So why in the last 20-30 years have ACL tears become much more prevalent, particularly in the last 10 years?

Popularity of Women’s Sports

One reason has to do with the increased popularity of women’s sports. There are more women competing competitively than ever before. What does this have to do with ACL Tears?

As it turns out, there are many studies which show that women are at a much higher risk for tearing an ACL than male athletes. For instance, the hip to knee angle is different for women, due to childbearing purposes. This difference in angle can lead to a higher susceptibility for knee injuries. Studies also show that hormone differences in female athletes can increase injury statistics.

Although the studies support this, I truly feel that the reason we continue to see increases in the number of athletes’ in general with ACL injuries actually has much more to do with the practices of our youth these days.

Youth Athletic Practices – Specialization

Quick question: How many 3- and 4-sport athletes are we seeing today?

There are some still, but more and more I am seeing athletes specializing in just one sport at increasingly younger ages. My daughter plays soccer, and I know many of the kids on her team now play school soccer in the fall, then go into an indoor league over the winter, then straight into an AYSO spring season, and right onto a traveling club team in the summer.

No exposure to anything else.

I recently went to a clinic and listened to a Physical Therapist talk about this very subject and he explained the detrimental effects of sport-specific over-specialization for youth. He went on to mention that kids who specialize in a sport like this get very little time off from their sport and receive too much exposure to the same types of repetitive sports movements.

Without going to deep in detail, the Physical Therapist pointed out that specialization at an early age like this can make the neurological proprioceptors in the ligaments kind of “numb.” What he meant was, these receptors need to have tensile strength when stressed, but due to over-specialization, what can result is a ligament that is slightly relaxed, becoming more susceptible to injury, such as an ACL tear.

I had never heard it explained like that before but judging by what I have seen, it sure did make a lot of sense.

At this point, we know a couple of possible reasons why the stats on ACLs continue to increase each year. Now I would like to discuss what I think is the biggest contributing factor to this puzzling problem.

The Biggest Factor Leading to ACL Tears

When I was a kid growing up, I would go home and eat something real quick and then head out to practice (whatever sport I was doing at that time) and when I came home from practice I usually would run around and get involved in a game of kickball or capture the flag until my mother would call me in (by shouting to me, not with a cell phone) for dinner. Many times I would go right back out and play until I was called back in to shower up and go to bed.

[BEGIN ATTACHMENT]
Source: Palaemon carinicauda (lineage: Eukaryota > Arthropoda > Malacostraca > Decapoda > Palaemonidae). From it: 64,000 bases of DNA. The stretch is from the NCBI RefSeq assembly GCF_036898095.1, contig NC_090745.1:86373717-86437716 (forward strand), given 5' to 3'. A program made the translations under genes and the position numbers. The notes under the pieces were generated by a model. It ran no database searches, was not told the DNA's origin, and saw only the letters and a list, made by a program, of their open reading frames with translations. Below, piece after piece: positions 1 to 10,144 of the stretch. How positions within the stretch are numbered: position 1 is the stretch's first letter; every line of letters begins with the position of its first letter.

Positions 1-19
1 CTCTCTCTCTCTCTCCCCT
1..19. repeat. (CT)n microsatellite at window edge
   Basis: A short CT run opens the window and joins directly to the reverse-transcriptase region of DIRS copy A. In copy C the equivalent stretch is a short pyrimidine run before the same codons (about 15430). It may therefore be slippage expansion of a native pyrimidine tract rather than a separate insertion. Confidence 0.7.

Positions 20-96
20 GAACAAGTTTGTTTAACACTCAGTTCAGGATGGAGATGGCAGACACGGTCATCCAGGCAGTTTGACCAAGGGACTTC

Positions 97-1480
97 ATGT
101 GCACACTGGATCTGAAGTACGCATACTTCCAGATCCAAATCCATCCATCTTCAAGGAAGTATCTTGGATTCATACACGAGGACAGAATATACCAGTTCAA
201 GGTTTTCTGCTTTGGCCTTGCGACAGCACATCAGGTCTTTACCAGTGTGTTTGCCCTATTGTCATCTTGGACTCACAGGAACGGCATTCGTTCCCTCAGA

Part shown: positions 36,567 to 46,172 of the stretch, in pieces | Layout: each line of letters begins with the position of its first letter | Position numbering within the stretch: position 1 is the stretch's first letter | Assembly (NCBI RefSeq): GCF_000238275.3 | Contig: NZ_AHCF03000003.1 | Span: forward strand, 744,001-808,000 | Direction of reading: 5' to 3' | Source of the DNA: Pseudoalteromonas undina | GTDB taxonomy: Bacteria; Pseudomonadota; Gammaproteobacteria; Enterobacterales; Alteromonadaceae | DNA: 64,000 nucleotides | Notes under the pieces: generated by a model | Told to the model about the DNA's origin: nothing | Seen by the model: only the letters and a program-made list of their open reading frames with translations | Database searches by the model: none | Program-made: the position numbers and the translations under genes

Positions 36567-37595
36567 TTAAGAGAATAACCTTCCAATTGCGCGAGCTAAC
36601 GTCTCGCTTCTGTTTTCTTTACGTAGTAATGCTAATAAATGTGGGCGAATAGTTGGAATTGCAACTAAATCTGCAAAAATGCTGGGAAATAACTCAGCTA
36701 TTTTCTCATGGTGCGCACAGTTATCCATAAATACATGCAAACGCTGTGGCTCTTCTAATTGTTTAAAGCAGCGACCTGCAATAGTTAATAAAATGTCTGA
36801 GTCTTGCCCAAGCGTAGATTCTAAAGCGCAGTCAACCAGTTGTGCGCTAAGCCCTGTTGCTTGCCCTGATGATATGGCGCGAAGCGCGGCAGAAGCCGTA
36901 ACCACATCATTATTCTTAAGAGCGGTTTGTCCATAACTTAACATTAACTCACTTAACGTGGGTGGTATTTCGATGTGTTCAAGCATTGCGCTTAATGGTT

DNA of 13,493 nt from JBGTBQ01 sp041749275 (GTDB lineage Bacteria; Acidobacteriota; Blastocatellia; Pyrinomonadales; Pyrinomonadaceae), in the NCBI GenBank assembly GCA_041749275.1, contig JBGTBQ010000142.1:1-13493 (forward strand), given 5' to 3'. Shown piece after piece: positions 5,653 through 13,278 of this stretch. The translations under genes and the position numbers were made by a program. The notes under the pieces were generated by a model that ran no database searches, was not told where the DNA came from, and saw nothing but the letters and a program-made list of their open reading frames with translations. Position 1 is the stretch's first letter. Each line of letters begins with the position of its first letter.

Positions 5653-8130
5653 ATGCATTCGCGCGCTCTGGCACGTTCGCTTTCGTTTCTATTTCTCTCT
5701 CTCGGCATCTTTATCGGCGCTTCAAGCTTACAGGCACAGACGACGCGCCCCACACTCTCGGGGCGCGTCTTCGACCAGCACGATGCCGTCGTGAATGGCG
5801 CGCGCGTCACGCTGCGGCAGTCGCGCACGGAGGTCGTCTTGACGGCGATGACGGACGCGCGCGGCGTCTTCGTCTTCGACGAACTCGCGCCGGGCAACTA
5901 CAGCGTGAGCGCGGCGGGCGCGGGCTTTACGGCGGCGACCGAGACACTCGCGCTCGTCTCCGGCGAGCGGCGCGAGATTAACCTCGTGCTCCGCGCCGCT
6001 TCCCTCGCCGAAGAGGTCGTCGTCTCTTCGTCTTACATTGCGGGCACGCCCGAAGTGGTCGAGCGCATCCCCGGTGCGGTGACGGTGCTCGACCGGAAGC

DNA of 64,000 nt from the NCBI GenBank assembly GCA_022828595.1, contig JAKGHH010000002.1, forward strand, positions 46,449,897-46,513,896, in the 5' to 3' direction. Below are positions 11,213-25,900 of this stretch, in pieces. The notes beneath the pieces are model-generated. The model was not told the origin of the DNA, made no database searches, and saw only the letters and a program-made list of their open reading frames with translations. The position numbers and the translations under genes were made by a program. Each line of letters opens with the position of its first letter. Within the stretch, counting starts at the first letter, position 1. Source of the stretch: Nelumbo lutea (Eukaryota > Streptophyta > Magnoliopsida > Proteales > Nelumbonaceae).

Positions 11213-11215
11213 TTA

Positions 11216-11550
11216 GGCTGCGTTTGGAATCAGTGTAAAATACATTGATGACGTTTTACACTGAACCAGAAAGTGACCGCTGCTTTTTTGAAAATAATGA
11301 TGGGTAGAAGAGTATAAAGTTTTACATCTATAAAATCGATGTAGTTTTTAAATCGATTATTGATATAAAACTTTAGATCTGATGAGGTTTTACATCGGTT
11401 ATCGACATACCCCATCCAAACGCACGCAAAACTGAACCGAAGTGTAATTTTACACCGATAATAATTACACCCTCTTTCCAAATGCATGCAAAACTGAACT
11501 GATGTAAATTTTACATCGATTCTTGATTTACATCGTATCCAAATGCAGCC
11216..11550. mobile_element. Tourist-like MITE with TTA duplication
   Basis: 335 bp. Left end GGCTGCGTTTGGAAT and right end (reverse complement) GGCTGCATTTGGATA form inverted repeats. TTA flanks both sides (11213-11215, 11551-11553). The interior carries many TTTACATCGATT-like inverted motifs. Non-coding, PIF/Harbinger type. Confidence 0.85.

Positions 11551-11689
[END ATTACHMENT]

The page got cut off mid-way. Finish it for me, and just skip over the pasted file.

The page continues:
I bet you can identify with this, if you think back to your childhood. We were always on the go and we were always doing different things.

Unfortunately I am not seeing this kind of thing anymore. What I am seeing is kids go to practice (and they give it their all), but at the end of practice coaches are telling their players to go home and recover, stretch, and take it easy to rest up for the upcoming game.

Now, I know this does not sound like a bad thing to say but I think it is being said too often. In reality, most young athletes are going to go home and do very little physical activity outside of their practices or games anyways. This is the biggest problem of today’s youth!

Our youth today sit all day at school, and then when not at practice sit down watch TV, texting, at the computer, or playing video games in all their free time. It is my belief that the increased levels of inactivity our young athletes are doing is actually de-conditioning them and setting them up for injuries down the road.

All this time in seated positions is shortening and tightening their hip flexors. Tight hip flexors often lead to inhibited and weaker glute muscles. The glutes should be some of the strongest muscles in the body, but due to lack of stimulation and inhibition, the glutes become weak and this is a huge problem when it comes to sports where landing, deceleration, and changes of directions are necessary.